Companies are using a specific legal stipulation to force their former employees to repay training costs, sometimes to the tune of tens of thousands of dollars.
Training reimbursement agreements require employees to pay back training costs if they leave within a certain period after their hiring. The Skin Cancer Institute in Delano, California, for example, filed a lawsuit against a former employee in August claiming she owed $38,000 in training costs and $100,000 for loss of business.
“I thought there was nothing that could happen that would make me want to leave the contract early,” the employee, Drew Lakey, told The New York Times.
Nearly 10% of workers reported being covered by training reimbursement agreements in 2020, according to the Cornell Survey Research Institute. Further, a survey of 1,700 nurses found that more than a third were subjected to such agreements.
“They’re just becoming ubiquitous,” Ashley Tremain, an employment lawyer in Texas, said, “as people are trying to find creative ways to move around noncompete restrictions.”
Tremain noticed that the use of the agreements began rising five or six years ago. Now workers contact her about them several times a month, most commonly owing $20,000.
“It’s really an enormous amount of power that the employer holds in that situation,” Tremain told the New York Times.
Employers, however, believe the costs are justified.
“When the employee is going through the training voluntarily, primarily for their own benefit, in those situations, as a rule, the repayment obligation would be enforceable, and would be legal,” Dan Pyne, a lawyer who has written and represented companies enforcing agreements, said. “When the training is required by the employer, that is the employer’s cost of doing business.”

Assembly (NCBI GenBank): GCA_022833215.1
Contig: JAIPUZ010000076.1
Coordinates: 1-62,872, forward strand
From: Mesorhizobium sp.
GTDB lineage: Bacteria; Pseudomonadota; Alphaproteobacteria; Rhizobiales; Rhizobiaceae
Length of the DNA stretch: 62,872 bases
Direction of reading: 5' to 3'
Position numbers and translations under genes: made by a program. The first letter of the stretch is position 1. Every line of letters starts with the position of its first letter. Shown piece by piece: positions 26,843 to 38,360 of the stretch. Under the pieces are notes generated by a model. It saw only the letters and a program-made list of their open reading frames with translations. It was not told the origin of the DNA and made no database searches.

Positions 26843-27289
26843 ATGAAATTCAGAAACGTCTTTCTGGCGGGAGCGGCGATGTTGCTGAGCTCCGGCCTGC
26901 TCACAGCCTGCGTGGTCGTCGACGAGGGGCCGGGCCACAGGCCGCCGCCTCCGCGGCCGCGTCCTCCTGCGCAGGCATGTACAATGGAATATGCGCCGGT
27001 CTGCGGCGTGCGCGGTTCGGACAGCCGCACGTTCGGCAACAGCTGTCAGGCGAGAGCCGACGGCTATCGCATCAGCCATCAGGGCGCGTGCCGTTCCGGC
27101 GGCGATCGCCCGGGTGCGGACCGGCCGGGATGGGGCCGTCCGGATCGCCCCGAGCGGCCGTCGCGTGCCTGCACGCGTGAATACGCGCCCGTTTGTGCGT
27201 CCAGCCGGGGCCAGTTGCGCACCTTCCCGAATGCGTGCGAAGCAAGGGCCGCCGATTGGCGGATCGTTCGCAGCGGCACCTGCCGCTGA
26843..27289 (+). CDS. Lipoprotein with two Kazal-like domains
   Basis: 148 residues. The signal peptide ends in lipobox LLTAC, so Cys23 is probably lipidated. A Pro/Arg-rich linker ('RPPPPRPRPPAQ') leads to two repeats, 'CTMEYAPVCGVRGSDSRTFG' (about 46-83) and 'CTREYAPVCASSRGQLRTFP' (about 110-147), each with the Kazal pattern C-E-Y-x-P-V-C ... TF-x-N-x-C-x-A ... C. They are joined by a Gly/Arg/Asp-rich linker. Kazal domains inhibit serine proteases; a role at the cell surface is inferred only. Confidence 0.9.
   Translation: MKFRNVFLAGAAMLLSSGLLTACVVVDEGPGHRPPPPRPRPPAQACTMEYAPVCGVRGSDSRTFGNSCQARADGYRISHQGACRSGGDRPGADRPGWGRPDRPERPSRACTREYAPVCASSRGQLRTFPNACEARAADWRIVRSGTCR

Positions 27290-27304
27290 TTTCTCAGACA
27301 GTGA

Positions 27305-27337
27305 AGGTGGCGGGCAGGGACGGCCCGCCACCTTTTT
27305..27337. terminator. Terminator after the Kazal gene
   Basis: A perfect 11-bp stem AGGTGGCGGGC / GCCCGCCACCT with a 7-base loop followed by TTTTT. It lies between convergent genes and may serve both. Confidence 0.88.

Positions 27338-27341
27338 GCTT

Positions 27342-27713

Employees who move from job to job can have a detrimental impact on business, according to the owner of a Washington state skincare clinic. She sued a former employee for $2,244, claiming she lost time and money on training the former employee.
Meanwhile, the Biden administration has worked to limit stipulations like training reimbursement agreements. In January, the Federal Trade Commission proposed a rule that could ban many noncompete and reimbursement agreements.
Madison Burch, a 26-year-old who quit her health care job in November without passing a board certification exam, was sued for $30,000 by her former employer.
“I told myself mentally that I could never work for anybody that made me hate what I did,” she told The New York Times.
Her lawsuit is still ongoing.
The Skin and Cancer Institute did not return a request for comment.
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